Grace's Guide To British Industrial History

Registered UK Charity (No. 115342)

Grace's Guide is the leading source of historical information on industry and manufacturing in Britain. This web publication contains 147,919 pages of information and 233,587 images on early companies, their products and the people who designed and built them.

Grace's Guide is the leading source of historical information on industry and manufacturing in Britain. This web publication contains 147,919 pages of information and 233,587 images on early companies, their products and the people who designed and built them.

Mallet

From Graces Guide
1906.
1907.
1907.
September 1913. Brazil Railway.
1957.

The Mallet Locomotive is a type of articulated locomotive, invented by a Swiss engineer named Anatole Mallet (and thus, the name is properly pronounced in the French manner, "Mallay").

In the Mallet locomotive, there are two powered trucks. The rear is rigidly attached to the main body and boiler of the locomotive, while the front powered truck is attached to the rear by a hinge, so that it may swing from side to side. The front end of the boiler rests upon a sliding bearing on the swinging front truck.

Mallet's original design was a compound locomotive, in which the steam is used twice, first in a set of high-pressure cylinders, and then in a set of low-pressure cylinders. This confers certain thermodynamic advantages, and also worked well with the Mallet design. Steam was fed from the steam dome down to the aft, high-pressure cylinders - the exhaust steam from those being fed forwards in a pipe with a swivelling joint - to the forward, low-pressure cylinders. The exhaust steam from the larger low-pressure cylinders is exhausted through a slit in the sliding bearing in the top of the swivelling truck and thus to the smokebox above, and the blastpipe and chimney.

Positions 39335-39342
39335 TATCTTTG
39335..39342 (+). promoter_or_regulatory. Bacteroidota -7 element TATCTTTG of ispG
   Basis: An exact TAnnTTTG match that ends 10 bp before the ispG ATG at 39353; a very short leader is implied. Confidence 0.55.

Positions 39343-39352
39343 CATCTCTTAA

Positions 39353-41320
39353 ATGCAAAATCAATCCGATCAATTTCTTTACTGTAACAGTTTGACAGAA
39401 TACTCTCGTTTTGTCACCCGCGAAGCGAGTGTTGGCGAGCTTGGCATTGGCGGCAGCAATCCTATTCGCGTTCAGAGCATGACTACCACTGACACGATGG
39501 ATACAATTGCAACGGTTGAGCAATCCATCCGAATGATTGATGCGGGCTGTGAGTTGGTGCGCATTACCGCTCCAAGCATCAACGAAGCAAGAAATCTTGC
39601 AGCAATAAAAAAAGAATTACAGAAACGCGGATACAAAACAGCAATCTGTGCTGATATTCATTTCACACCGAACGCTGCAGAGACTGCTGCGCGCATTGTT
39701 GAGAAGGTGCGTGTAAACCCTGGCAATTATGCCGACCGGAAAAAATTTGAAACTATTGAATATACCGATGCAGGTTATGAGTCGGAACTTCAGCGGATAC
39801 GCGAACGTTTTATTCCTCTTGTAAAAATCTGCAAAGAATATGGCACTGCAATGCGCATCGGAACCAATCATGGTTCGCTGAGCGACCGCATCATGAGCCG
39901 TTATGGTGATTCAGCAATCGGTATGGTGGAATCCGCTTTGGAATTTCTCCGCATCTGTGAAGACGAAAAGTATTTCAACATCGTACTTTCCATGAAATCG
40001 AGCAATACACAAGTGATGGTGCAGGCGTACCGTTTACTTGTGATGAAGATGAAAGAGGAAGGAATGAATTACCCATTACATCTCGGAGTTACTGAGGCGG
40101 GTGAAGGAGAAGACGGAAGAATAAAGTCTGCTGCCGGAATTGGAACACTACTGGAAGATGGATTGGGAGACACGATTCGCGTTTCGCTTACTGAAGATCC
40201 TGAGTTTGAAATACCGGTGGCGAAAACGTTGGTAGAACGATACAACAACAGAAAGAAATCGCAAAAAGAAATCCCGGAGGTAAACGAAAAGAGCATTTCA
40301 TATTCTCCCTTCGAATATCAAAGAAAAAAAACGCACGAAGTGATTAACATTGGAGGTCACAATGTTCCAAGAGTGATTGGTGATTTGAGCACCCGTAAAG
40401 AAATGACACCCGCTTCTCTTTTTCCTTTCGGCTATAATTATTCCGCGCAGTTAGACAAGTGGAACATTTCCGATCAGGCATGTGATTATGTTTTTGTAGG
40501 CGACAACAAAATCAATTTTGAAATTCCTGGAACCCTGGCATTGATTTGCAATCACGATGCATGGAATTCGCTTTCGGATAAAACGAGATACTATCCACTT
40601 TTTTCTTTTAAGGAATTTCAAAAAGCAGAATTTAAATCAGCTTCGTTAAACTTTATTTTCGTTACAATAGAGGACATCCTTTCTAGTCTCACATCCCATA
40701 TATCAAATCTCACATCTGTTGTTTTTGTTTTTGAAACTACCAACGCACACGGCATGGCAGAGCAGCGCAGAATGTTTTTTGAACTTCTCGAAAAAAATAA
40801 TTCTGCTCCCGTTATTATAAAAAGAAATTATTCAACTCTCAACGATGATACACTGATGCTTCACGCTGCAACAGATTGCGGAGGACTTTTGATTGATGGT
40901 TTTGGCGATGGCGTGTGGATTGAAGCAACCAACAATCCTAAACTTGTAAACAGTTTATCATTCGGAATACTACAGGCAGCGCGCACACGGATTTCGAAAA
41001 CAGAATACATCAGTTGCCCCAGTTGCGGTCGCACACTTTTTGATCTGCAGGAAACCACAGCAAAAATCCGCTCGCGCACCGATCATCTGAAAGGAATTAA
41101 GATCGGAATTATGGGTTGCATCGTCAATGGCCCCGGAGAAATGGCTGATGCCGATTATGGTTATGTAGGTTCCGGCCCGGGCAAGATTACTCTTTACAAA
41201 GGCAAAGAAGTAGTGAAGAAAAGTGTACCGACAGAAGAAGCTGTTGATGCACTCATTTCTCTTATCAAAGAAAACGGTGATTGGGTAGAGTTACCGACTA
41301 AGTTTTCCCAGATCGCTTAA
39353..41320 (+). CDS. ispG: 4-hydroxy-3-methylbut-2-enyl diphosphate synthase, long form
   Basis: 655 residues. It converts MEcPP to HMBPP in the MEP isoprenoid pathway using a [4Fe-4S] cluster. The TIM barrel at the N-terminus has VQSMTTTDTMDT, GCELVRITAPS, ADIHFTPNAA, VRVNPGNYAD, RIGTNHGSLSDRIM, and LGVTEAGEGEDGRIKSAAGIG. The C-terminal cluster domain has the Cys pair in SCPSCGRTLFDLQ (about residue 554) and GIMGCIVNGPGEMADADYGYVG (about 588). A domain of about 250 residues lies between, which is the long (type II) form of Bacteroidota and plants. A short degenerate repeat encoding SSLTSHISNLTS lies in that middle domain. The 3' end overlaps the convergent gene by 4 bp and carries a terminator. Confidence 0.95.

Purists consider only compound locomotives to be true Mallets, but especially in the United States many non-compound ('simple') locomotives of a similar pattern were built. Unfortunately no good name for this design ever emerged, and they tend to get called 'Mallets' nonetheless, or 'articulated' which is a little too non-specific. Unlike the case of the rigidly-framed locomotive, the Mallet design is more complex to build simple than compound, since then steam pipes and exhaust piping are needed for both pairs of cylinders.

Mallet's original design was intended to allow a medium-size locomotive to better negotiate the tight curves of a narrow gauge railway, but the Mallet design grew to enormous size in the United States, where it was used to permit locomotives to be built to sizes impossible with a single, rigid frame. The 4-8-8-4 "Big Boy" type used by Union Pacific Railroad is generally regarded as the largest steam locomotive in the world. However outside North America, the Mallet type had generally been superseded by the Garratt locomotive by the mid 1920s.

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